Beautiful vistas mask something more violent in a border town in Ciro Guerra’s adaptation of J M Coetzee’s novel Waiting for the Barbarians, starring Mark Rylance, Johnny Depp, and featuring Robert Pattinson.
An unnamed administrator in an unnamed border town of an unnamed country manages relationships between his governing empire and the local townspeople in a fair-minded manner. The administrator (Mark Rylance) takes a benevolent interest in local history, culture and language, understanding that it can only help relationships. There is hardly any crime, and the walled town is fairly self-sufficient. The threat of barbarian attack from the nomadic tribes is talked about but never appears. But the calm is disturbed by the arrival of Colonel Joll (Johnny Depp), dispatched from the capital city to report on the frontier’s security and the so-called barbarians. Depp’s Joll is a cruel and ruthless officer, and his treatment of the barbarians pushes the administrator to exercise his own little act of rebellion as he is forced to consider his role and the role of other settlers in this desert location.
Challenged by the extreme behaviour of Joll – “I have orders to obey” – and his younger protégé Mandel (Robert Pattinson at his sneeriest) – the administrator begins to wonder if, far from being a sympathetic presence maintaining peace at the frontier, he is as much a part of the problem as the soldiers with guns who surround him. Who truly are the barbarians – are we awaiting their arrival or their departure?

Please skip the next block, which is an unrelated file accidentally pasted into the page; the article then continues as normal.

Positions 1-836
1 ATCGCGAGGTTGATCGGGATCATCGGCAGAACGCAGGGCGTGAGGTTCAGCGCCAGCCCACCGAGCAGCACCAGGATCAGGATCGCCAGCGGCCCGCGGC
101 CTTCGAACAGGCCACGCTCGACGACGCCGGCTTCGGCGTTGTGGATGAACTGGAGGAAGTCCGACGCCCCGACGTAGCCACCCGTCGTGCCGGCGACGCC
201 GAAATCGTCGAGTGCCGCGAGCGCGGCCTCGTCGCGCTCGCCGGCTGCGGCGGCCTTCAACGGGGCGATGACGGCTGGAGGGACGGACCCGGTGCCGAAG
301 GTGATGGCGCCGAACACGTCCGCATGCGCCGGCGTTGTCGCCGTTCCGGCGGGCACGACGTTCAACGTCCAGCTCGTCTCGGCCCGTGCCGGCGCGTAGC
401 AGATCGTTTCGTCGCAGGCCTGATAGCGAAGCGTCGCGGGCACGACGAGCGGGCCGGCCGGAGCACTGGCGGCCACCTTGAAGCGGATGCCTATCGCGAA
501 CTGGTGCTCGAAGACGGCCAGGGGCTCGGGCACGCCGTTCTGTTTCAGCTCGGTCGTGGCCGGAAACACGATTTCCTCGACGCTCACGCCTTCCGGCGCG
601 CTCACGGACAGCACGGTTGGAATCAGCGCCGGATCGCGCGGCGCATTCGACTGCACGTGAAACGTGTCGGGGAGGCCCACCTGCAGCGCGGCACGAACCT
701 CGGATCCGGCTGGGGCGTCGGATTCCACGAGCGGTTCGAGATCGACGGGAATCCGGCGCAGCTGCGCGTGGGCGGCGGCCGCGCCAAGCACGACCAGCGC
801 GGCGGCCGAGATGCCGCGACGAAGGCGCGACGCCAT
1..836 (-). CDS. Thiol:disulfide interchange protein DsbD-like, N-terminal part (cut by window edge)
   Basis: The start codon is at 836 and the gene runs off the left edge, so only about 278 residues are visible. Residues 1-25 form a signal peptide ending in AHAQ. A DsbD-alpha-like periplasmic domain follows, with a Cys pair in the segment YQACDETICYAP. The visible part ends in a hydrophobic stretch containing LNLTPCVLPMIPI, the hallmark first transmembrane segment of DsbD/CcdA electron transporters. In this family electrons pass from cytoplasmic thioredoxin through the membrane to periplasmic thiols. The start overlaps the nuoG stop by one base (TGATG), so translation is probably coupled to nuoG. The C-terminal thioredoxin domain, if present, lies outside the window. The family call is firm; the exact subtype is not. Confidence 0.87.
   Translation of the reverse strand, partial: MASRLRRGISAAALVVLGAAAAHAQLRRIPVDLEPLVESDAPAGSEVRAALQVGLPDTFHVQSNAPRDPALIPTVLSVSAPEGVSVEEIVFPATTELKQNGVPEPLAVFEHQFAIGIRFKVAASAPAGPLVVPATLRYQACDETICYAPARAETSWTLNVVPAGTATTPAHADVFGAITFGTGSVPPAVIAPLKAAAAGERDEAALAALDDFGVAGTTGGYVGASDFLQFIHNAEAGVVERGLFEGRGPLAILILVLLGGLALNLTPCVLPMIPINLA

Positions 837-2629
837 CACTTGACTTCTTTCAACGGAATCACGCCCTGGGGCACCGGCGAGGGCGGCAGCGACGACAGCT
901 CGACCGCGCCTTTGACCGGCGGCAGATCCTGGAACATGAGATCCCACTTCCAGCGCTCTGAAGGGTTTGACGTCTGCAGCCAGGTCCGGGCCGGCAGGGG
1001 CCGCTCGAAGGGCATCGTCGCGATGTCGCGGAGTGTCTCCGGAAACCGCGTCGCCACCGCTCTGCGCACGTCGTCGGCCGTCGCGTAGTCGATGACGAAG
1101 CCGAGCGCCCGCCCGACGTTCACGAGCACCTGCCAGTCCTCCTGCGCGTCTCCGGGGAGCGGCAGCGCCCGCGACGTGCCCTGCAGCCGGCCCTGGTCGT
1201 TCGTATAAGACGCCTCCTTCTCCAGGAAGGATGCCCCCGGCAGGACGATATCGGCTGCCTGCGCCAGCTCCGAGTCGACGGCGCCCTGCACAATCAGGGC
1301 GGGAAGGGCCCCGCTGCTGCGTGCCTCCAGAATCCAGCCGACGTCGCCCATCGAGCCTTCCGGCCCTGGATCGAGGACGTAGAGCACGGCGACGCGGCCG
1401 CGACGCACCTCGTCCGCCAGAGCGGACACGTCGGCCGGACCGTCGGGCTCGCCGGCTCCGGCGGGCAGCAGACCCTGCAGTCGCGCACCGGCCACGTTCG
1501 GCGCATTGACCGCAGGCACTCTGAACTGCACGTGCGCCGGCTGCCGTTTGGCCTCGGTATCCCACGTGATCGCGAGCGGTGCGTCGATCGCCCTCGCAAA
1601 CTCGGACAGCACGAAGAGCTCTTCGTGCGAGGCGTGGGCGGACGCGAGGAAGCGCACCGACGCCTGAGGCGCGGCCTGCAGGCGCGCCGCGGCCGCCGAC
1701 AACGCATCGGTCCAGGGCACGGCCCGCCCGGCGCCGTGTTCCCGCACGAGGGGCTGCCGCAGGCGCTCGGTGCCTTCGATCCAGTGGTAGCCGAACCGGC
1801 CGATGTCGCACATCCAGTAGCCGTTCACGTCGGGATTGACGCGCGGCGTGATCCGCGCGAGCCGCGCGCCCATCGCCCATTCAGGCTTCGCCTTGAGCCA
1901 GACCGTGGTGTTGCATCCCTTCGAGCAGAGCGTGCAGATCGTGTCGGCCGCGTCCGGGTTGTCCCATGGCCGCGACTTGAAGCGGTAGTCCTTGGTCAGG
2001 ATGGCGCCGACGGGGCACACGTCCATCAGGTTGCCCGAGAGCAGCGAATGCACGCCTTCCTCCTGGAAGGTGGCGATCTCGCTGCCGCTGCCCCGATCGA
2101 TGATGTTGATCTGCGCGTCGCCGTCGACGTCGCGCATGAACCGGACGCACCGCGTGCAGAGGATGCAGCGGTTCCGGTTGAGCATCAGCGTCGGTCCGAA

Waiting for the Barbarians is the English language debut of Colombian director Ciro Guerra, whose 2015 film Embrace of the Serpent was nominated for an Academy Award. He also directed 2018’s Birds of Passage. The film is based on the novel of the same name by award-winning writer (South African-born and now Australian citizen) J M Coetzee, who adapted the screenplay from his own work.
Rylance’s slow, measured, even mannered delivery sketches a rather enigmatic administrator who is oblivious to the impact of the empire’s local government. Guerra (and Coetzee’s original story) spend a lot of time pushing around the question of whether a good man can still be considered good under such circumstances. Even if the incoming Colonel is a nasty piece of work, is the administrator’s benign ignorance an acceptable excuse for colonialism?
Waiting for the Barbarians is a beautifully shot film. The unnamed country possesses sweeping red deserts and gorgeous snow-capped mountains against a wide blue sky which are impressively rendered on screen. The indoor scenes are just as divine; using the natural light of many candles and open fires, the dark interiors are atmospheric and crystal clear.
Coetzee is a powerful writer whose background means he should know a thing or two about colonialism. We shouldn’t be looking outside for the enemy – it’s already with us.